On the contrary to the (un)popular opinion that personal stationery is a thing of the past, we believe that its ability to make a powerful statement and a memorable connection is as meaningful now as it has ever been. We don’t deny the value of digital communication – you are reading this text online right now after all – but one does not need to exclude the other, but rather give it greater significance. In an era of hyper-connectivity and social media, we lust after something real, something concrete, something personal. And the growing popularity of personal business cards proves this.
Personal stationery, specifically business cards, is a small but valuable piece of branding real estate, and designers are becoming superb at maximizing its value. Designing a business card offers numerous stylistic design options, and in such a small product, every detail matters. But there’s one option that’ll help you stand out among the masses, and I mean literally stand out, and that is embossing.
Embossing and debossing – two sides of the same coin
Embossing is a printing technique that alters the surface of the paper by providing a three-dimensional or a raised design. The technique requires two separate printing plates, one that has a raised design and the second one in a recessed form. The plates fit into each other in a way that when the paper is pressed between them, and the fibers of the paper squeezed with the right pressure, the raised plate forces the paper into the recessed plate, and so creates a permanent embossed impression. Debossing is similar to embossing, but recessing the design rather than raising it. In a sense, they’re the two sides of the same coin.
The terms “embossing” and “debossing” are used depending on which way the main relief is “bossed” – in or out. The difference between the two is, that in an embossed print the design is raised against the background, while in a debossed print the design is sunken into the surface of the paper (but in both, sometimes, the printed design might also somewhat protrude on the reverse side).
Blind embossing creates a unique, contemporary look that fits nicely in the realms of the minimal design trend
The twenty examples below showcase a specific embossing technique that is also growing in popularity among designers. Blind embossing creates a unique, contemporary look that fits nicely in the realms of the minimal design trend. In blind embossing, no ink or foil is used to highlight the embossed area, so the change in the dimensional appearance of the paper is the only noticeable difference. The blind embossing technique provides a distinctive yet subtle effect that is thought to convey sophistication and taste.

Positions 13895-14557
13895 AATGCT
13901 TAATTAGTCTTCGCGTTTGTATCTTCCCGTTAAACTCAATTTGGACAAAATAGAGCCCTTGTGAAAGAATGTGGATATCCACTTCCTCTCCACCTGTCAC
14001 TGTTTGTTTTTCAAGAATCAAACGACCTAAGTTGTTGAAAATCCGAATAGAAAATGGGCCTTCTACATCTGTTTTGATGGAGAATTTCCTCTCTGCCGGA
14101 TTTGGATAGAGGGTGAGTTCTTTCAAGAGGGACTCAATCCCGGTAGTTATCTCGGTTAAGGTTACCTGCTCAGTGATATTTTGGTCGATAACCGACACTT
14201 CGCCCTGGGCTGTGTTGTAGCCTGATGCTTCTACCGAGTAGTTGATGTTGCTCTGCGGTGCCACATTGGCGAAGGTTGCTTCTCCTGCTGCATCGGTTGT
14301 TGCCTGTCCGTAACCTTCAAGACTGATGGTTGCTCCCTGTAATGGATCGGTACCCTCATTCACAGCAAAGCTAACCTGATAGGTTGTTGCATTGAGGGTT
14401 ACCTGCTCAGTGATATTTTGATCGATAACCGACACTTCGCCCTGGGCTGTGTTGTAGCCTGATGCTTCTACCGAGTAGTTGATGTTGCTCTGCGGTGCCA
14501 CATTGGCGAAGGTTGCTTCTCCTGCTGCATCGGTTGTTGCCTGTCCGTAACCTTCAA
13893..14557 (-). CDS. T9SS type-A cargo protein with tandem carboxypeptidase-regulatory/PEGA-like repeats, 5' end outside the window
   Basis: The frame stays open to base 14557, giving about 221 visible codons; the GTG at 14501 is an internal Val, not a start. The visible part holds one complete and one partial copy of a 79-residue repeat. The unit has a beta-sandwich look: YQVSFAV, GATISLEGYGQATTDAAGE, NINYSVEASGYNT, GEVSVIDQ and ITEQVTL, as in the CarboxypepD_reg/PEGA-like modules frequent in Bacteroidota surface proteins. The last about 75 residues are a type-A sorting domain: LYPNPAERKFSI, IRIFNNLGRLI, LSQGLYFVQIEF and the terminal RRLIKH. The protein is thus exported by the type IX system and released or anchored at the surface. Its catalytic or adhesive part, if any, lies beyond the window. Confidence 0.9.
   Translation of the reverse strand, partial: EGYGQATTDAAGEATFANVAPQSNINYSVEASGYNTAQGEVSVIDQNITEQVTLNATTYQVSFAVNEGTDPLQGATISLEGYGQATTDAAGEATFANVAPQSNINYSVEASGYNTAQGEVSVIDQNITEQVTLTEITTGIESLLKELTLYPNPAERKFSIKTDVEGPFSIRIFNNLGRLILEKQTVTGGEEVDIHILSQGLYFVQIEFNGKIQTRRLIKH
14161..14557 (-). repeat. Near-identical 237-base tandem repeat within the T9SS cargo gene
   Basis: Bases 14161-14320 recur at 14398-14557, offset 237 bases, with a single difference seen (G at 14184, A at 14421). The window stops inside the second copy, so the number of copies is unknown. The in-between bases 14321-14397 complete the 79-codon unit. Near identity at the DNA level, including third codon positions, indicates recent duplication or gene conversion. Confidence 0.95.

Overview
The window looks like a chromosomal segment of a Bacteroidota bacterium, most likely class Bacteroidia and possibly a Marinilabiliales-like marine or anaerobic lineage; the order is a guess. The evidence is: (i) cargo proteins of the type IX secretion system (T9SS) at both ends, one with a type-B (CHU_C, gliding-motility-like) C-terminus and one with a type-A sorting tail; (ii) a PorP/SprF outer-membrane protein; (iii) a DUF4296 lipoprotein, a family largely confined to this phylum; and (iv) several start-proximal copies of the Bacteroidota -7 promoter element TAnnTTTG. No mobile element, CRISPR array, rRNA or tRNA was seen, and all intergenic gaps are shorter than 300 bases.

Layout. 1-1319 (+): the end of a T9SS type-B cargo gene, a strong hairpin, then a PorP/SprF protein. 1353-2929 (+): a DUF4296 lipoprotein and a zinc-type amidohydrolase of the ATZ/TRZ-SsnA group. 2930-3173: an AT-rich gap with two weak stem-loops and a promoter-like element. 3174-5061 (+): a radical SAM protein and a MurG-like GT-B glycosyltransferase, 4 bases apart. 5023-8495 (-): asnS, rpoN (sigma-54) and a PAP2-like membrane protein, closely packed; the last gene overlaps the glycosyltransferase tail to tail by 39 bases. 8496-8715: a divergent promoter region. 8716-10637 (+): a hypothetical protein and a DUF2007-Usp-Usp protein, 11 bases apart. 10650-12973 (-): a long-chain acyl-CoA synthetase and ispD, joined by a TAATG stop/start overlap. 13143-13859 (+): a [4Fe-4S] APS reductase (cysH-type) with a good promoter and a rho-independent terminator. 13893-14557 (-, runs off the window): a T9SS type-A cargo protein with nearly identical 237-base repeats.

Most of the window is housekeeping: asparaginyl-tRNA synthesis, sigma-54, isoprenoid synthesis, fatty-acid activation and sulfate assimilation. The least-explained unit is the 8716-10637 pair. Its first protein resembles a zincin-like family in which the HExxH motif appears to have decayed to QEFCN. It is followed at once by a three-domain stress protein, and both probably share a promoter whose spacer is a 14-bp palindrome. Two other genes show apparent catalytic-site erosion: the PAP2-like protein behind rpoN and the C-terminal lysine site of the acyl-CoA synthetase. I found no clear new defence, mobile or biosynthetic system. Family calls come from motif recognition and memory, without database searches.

For more business card design inspiration, read our previous 26 of the Most Inspiring Business Card Designs.
Blind debossed letterpress print business cards designed by Pop & Pac, printed by The Hungry Wordshop.
Blind embossed business cards printed for Tone and Detail. Designed by Work Smiths, printed by Studio Dot.
Business cards for Kevin Hamon with blind embossed pattern, designed by Hamon studio. printed by Elegante Press.
Blind embossed business card for der ProtoTyp, designed by HAGEN GESTALTUNG, printed on BLACK700 (exclusively available by Europapier).
Embossed half-arch business cards with white ink for the Steph Car Designs, designed by Oak + Ivory.
Blind debossed business cards designed by Poble for their own design studio based in Spain, printed by Granja Grafica.
Embossed double-sided business cards with painted edges for documentary photographer Therese Debono, by Pandology and printed by Elegante Press .
Debossed textured business card for graphic designer Alberto Ojeda, designed by himself, printed by El Calo Tipo.
Carta Fragrances business cards include a subtle embossed background pattern, designed by Kim Lewis Studio.
L’Observatoire International business cards include a debossed and embossed logo detail, designed by Triboro Design.